A No. 11 needle threaded with No. 90 linen thread or Kerr’s cotton No. 000 is tied on the left warp thread close to the bar and brought out to the right, under the other threads. Here three amber beads are strung, brought under the warp threads, and pushed up between them. The needle is then run through the beads from right to left, taking care to have it go above the warp threads. The needle is again brought out to the right below the work, one amber, one black and an amber bead are threaded on, pushed up between the warp threads, and the needle is passed through them from right to left, as before.
The same process is continued through the length of the chain, working out the pattern shown in Fig. 3. In joining a new needleful of thread the weaver’s knot is used. It is made as follows. The joining, of course, is done at an edge of the chain. Hold the old end in a vertical position, laying the new thread back of it, its short end turning toward the left, and projecting an inch or more beyond the vertical thread.
Bring the long end around in front of the vertical thread, up back of its own short end on the left, and across in front of the vertical thread. All these threads are held in position by the fingers and thumb of the left hand while the right hand brings the thread around. The vertical or old end is now turned down through the loop in front of it and there held by the thumb while with the fingers of either hand the long and short ends of the new thread are pulled up tight. This, if properly done, will make a knot that will not slip.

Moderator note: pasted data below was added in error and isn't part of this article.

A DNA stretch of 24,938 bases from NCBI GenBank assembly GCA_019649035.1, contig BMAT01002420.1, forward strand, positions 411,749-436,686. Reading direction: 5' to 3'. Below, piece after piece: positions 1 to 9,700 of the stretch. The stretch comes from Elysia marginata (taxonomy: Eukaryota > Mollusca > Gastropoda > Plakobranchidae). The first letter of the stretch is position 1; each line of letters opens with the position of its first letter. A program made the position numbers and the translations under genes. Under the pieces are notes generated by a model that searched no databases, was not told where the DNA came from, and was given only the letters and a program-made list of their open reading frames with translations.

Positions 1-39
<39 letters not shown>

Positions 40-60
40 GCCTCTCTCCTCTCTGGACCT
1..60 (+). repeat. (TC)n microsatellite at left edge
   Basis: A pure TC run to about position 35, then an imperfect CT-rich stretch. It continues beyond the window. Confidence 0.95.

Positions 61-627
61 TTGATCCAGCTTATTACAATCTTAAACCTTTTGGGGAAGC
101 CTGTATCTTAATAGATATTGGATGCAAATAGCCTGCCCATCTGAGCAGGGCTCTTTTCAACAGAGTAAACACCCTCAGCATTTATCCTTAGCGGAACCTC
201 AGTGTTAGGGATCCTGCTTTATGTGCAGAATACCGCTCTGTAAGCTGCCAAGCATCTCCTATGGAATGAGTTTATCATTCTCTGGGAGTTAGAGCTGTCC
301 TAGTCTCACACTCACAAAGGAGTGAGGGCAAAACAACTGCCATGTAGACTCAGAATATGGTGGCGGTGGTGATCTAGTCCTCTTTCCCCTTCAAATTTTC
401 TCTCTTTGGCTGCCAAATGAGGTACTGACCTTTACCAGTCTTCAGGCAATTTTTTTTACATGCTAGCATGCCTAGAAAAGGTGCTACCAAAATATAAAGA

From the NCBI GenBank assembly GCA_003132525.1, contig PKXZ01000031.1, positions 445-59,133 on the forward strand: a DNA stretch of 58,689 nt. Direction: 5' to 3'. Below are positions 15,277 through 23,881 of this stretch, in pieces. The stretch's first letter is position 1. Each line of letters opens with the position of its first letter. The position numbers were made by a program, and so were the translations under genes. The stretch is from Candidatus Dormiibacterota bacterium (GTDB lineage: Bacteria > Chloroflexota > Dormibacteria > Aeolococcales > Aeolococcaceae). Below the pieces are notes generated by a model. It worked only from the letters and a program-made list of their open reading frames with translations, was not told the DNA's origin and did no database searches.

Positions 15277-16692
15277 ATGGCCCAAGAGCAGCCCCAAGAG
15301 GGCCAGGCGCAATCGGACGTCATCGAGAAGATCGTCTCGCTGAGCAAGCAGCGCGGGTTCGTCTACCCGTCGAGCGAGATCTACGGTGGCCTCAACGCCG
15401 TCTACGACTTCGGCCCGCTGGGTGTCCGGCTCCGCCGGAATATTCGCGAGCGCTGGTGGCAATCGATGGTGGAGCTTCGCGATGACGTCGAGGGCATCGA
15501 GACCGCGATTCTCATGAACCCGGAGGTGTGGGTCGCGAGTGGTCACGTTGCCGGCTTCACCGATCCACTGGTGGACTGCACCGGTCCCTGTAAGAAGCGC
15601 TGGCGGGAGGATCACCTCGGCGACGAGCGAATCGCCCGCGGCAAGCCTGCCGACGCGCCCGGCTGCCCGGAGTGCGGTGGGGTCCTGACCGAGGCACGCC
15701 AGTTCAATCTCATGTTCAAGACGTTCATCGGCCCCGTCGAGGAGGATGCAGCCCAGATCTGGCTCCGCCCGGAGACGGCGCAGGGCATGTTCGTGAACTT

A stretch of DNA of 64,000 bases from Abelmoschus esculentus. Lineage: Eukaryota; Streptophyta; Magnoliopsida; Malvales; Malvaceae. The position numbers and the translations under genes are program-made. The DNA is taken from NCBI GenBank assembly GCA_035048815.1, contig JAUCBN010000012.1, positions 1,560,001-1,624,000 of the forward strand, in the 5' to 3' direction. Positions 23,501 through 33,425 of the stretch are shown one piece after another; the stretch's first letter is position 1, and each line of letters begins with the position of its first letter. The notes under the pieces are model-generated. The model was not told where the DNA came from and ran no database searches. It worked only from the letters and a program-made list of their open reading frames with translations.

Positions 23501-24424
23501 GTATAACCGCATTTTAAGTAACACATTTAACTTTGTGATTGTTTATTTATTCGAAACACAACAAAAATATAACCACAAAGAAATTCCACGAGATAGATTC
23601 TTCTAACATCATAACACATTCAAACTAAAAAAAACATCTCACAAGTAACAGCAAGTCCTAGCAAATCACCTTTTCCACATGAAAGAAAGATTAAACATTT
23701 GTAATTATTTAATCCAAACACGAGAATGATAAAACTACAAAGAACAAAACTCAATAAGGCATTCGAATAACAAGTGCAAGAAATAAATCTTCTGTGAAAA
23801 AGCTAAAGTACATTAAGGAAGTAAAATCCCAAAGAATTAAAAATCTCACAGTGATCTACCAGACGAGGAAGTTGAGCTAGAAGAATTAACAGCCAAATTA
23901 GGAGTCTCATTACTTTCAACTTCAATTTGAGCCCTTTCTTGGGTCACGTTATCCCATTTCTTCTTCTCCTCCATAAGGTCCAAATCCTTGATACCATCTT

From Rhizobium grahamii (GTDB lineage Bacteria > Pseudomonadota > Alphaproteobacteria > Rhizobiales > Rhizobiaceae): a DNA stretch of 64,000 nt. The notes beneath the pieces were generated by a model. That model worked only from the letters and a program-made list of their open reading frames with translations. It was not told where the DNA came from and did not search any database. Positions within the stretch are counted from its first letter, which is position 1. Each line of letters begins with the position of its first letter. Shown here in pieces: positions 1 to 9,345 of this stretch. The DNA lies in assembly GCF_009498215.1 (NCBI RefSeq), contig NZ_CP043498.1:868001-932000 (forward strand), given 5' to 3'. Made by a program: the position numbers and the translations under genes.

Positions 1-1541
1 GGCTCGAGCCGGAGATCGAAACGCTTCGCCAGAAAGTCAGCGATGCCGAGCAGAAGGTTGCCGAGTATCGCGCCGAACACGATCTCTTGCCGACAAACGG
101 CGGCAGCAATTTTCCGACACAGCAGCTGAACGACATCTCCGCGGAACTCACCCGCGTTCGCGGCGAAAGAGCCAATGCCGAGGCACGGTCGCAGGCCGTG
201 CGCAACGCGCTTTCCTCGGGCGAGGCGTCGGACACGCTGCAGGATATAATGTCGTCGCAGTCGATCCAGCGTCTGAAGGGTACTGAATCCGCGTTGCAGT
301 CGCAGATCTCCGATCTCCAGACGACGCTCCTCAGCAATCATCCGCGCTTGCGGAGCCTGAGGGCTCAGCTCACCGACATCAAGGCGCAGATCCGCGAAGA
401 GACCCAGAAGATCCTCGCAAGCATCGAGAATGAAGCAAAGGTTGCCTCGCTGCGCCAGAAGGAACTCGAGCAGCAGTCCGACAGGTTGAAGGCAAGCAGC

To further insure its holding, touch it lightly with paste or glue. There are several ways of finishing chains. The warp ends may be sewed securely to either end of a bit of chamois; this is the method usually chosen by the Indians, or both may be fastened to one of the small metal clasps used to hold a fan.
Still another way is to bring the warp threads at either end of the chain together, and, fastening them on
the loom in one row, weave a solid square which will be one bead more than twice the width of the chain, as one bead must go between the two outer warp threads thus brought together. Beads of the size and colour of the background of the chain are strung on the ends of the warp threads for an inch or an inch and one-half, making a fringe. The ends of the warp threads are then run back through the fringe, starting at the next bead but one from the last, and finishing off by sewing to the edge of the woven square. The design shown in Fig. 4 is for a three-bead chain in 4-0 beads. It is particularly attractive if woven in three shades of a colour or two shades and white crystal beads. Shades of violet, pink or green make beautiful chains.
Continued in Part 4
Reference Used: White, Mary. How to Do Beadwork Complete with 100 Illustrations . Kindle Edition. Copyright 1904 by Doubleday, Page and Company Published May 1904 (in public domain due to expiration of copyright)
republished by: Connie Limon, Bead Jewelry Artisan
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